This study examines posttraumatic stress disorder (PTSD) symptoms, trauma exposure, gender, and diagnostic comorbidity in a sample of 59 Cambodian young adults (29 male and 30 female) who survived massive trauma as children. Method: Psychiatric diagnoses were made using the Structured Clinical Interview for DSM-III-R- Non- Patient version, a structured diagnostic interview, and trauma exposure was measured with a Traumatic Life Events Questionnaire. A significant number of those with PTSD (59%) had one or more additional DSM-III-R Axis I disorders. Major depression and generalized anxiety disorder were the most common comorbid disorders. Somatoform pain disorder was also found to coexist with PTSD but only among females. Women were also found to have higher levels of both current and lifetime PTSD symptoms. Trauma symptoms were related to exposure and exposure was related to age, but age was not related to symptoms. The findings suggest that the significant levels of comorbid diagnoses previously found to exist with PTSD in people traumatized as adults can be found among survivors of massive childhood trauma. Also, the rate of PTSD diagnoses found in this sample 15 years after the trauma of Pol Pot is comparable to findings previously reported in studies of Cambodian youths and shows that the effects of trauma experienced in childhood persist into early adulthood.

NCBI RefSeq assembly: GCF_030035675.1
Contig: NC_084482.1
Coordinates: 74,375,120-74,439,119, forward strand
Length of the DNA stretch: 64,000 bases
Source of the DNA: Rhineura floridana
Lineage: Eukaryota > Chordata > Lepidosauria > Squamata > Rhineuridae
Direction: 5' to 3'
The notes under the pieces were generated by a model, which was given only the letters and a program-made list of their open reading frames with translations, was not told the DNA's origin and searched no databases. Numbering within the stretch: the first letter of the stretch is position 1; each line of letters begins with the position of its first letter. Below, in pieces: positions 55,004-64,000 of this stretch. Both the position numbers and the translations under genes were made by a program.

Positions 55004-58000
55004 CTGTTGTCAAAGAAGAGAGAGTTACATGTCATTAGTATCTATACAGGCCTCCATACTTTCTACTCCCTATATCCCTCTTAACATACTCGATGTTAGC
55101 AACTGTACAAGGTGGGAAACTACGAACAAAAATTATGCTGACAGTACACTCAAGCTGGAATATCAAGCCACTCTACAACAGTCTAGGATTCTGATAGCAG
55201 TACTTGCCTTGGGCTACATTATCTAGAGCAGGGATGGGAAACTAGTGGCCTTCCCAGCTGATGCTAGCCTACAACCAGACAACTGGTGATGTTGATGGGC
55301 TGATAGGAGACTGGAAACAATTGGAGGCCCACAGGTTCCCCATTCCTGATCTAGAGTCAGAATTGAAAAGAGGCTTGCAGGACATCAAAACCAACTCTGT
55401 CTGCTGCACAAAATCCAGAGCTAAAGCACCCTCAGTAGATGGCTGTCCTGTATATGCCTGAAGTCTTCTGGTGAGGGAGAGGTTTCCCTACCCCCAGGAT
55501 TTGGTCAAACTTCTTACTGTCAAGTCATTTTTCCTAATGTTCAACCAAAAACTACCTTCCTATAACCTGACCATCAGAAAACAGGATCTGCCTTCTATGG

|Original language||English (US)|
|Number of pages||7|
|Journal||Journal of the American Academy of Child and Adolescent Psychiatry|
|State||Published - 1995|
- Cambodian refugees
- posttraumatic stress